An apocryphal story tells of his visiting Macao and, seeing the cross still standing in a ruined church, he was inspired to pen his famous hymn.

But Bowring wrote the hymn in 1825 – and did not visit Macao for another 32 years.

Nor was it written from an evangelical viewpoint.

For much of his life Bowring was caught in controversy and was disliked for his determined attitudes. One who knew him described him as ‘a supreme charlatan and worse—a cheat, a liar, and, at least once, a swindler.’ Others saw him as ostentatious, self seeking, and obsequious. Nobody denied his talent, however, and many testified to his personal integrity in matters of conscience.

A year after the death of his first wife he married again, to a much younger woman, Deborah Castle, an active Unitarian from Bristol. She spurred him to renewed engagement in Unitarian work and social reform issues. She was herself a strong speaker and one of the earliest women members of the Council of the British & Foreign Unitarian Association (BFUA).

He continued in Unitarian activity, as arguably the most prominent Unitarian layman of his time.

On 23 November, 1872 Sir John Bowring died at his home, Claremont, Exeter, only a short distance from the house where he was born. None of his children followed his Unitarian faith.

This post is based on the work of my late friend Donald Prout whose love for books and Christian history led him to collate a daily Christian calendar. I continue to work with Don’s wife, Barbara, to share his life work with the world. I have updated some of these historical posts and will hopefully draw from Don’s huge files of clippings to continue this series beyond Don’s original work. More of Don’s work can be found at www.donaldprout.com. I am indebted to Don for awakening in me an interest in Church History, which I previously considered to be a little stuffy and of little practical value. I find in the process of updating Don’s Christian Diary that I am being constantly refreshed, illuminated or challenged by the lives of those who have gone before.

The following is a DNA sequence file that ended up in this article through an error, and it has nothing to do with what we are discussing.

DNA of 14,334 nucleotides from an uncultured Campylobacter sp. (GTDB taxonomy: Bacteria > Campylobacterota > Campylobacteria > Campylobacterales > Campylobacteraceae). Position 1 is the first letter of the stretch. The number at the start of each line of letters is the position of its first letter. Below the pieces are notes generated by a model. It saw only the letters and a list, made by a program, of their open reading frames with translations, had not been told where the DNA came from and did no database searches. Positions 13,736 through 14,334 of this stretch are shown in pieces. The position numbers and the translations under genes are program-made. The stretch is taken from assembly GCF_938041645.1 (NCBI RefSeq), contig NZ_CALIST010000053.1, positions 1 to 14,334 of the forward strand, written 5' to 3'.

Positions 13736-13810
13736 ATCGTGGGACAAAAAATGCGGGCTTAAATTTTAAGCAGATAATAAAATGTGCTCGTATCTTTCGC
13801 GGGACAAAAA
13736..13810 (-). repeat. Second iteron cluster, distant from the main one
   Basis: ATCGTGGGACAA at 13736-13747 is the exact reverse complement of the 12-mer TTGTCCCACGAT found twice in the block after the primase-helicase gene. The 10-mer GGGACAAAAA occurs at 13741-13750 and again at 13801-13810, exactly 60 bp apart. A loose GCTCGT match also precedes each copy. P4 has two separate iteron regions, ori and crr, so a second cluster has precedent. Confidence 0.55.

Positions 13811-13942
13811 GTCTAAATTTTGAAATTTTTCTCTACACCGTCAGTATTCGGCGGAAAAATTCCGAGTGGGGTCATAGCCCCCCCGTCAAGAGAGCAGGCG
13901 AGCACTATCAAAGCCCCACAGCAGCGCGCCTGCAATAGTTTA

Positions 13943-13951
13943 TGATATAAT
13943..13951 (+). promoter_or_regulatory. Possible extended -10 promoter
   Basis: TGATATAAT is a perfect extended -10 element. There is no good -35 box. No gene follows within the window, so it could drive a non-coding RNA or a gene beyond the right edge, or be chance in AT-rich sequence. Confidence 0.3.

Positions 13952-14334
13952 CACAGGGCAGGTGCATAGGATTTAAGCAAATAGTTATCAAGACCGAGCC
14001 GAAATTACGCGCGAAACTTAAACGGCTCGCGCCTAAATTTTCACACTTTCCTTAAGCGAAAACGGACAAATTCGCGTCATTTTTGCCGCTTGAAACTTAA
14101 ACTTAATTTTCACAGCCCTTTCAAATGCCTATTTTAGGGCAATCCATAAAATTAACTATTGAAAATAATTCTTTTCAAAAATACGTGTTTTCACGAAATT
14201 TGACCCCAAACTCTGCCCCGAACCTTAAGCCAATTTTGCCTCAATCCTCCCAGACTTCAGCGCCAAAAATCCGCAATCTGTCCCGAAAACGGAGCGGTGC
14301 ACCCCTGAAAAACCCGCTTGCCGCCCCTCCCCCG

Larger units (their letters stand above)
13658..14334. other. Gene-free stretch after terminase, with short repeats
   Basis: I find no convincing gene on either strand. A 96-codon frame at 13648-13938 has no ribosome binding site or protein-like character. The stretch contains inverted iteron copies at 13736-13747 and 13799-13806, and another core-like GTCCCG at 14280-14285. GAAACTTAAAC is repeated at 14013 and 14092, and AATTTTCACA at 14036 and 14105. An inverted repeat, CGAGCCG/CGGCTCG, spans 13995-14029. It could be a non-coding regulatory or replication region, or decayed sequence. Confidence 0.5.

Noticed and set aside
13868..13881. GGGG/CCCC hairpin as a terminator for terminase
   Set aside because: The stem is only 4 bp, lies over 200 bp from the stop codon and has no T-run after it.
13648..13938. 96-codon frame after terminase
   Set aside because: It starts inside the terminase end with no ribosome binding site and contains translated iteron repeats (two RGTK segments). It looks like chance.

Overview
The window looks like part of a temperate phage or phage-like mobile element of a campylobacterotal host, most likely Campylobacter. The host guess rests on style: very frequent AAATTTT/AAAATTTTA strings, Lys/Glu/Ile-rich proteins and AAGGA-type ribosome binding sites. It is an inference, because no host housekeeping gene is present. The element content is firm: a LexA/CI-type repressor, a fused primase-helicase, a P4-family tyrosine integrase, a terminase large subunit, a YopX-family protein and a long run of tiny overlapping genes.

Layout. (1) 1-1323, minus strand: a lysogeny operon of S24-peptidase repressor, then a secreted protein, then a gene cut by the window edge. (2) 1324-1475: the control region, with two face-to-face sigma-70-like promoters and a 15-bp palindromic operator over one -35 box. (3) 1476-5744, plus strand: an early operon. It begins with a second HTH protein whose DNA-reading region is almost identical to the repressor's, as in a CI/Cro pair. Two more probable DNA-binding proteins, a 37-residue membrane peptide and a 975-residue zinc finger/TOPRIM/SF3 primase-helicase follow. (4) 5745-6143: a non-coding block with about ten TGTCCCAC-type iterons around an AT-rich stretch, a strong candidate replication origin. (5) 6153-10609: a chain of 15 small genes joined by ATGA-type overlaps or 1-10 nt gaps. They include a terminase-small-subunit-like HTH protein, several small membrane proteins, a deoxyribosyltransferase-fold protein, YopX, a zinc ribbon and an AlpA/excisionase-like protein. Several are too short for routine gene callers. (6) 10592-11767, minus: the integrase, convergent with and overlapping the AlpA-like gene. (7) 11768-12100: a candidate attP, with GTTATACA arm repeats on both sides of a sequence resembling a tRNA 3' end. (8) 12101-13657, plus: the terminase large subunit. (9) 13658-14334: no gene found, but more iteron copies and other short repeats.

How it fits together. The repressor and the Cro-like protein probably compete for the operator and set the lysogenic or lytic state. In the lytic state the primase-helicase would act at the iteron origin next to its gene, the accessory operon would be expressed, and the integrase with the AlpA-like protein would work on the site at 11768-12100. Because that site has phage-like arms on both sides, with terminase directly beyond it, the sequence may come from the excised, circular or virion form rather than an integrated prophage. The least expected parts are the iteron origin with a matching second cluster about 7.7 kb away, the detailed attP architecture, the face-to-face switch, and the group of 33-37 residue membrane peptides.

Lyman Beecher Heads West to Train Evangelists

This is the day that … Lyman Beecher was born in Connecticut, in 1775.

He has been described as “the father of more brains than any other man in America”, a reference to his 13 children.  These included the famous preacher, Henry Ward Beecher, and the author of Uncle Tom’s Cabin, Harriet Beecher Stowe.  As a matter of fact, “all his sons were well known as preachers” (Concise Universal Biography, page 222).

But Rev. Lyman Beecher was a giant among giants himself. He was educated at Yale in the days when it was barely above a secondary school in its facilities. The students were of dubious character at times.

Beecher was appalled by the example of his peers, but found his ideal in Timothy Dwight, the new President of Yale. It was Dwight who stirred Yale into a religious fervor that led to many revivals in the next twenty-five years. Lyman graduated in 1797 and spent the next year in Yale Divinity School under the tutelage of Dwight as his mentor.

Ordained to the Presbyterian ministry in 1797, he pastored three large churches (Litchfield, Connecticut; Boston; and Cincinatti), was well known as a revivalist, an educator and a social reformer.  He brought revival but also controversy. His preaching on temperance was just one of the themes that offended his parishioners at times.

He was one of the founders of the American Bible Society and President of Lane Theological Seminary in Cincinatti.

Initially he opposed Charles Finney’s new revival techniques and theology, but a few years later he admitted his worth and even invited Finney to hold meetings in Boston.  Lyman Beecher found himself in ‘hot water’ with his Presbyterian brethren who had little time for the famous revivalist.  After all, Finney taught “man was able to repent in response to God’s grace” (Dictionary of American Biography, page 38).

As a result Beecher was actually tried for heresy … but acquitted.

He was already one of America’s best known preachers by the age of 50, when he moved to Boston, seeking better payment for his skills and status.

His next move, to Cincinatti, was motivated by his concern to sure up protestant preaching where the Catholics and Unitarians had already made inroads. His years there were controversial. He used his Presidency of Lane Theological Seminary to train ministers to win the West for Protestantism.

An inveterate opponent of Roman Catholicism and Unitarianism, it is said that one of his fiery sermons apparently helped incite a mob “that resulted in the burning of a convent”.

During those years he was charged with acts of heresy, slander and hypocrisy by opposing religious factions. He resigned from Lane in 1850 and went to live with his son, Henry Ward Beecher, in Brooklyn, where he died on 10 January, 1863, after a long and stormy ministry.

This post is based on the work of my late friend Donald Prout whose love for books and Christian history led him to collate a daily Christian calendar. I continue to work with Don’s wife, Barbara, to share his life work with the world. I have updated some of these historical posts and will hopefully draw from Don’s huge files of clippings to continue this series beyond Don’s original work. More of Don’s work can be found at www.donaldprout.com. I am indebted to Don for awakening in me an interest in Church History, which I previously considered to be a little stuffy and of little practical value. I find in the process of updating Don’s Christian Diary that I am being constantly refreshed, illuminated or challenged by the lives of those who have gone before.

Antoinette Brown America’s First Woman Minister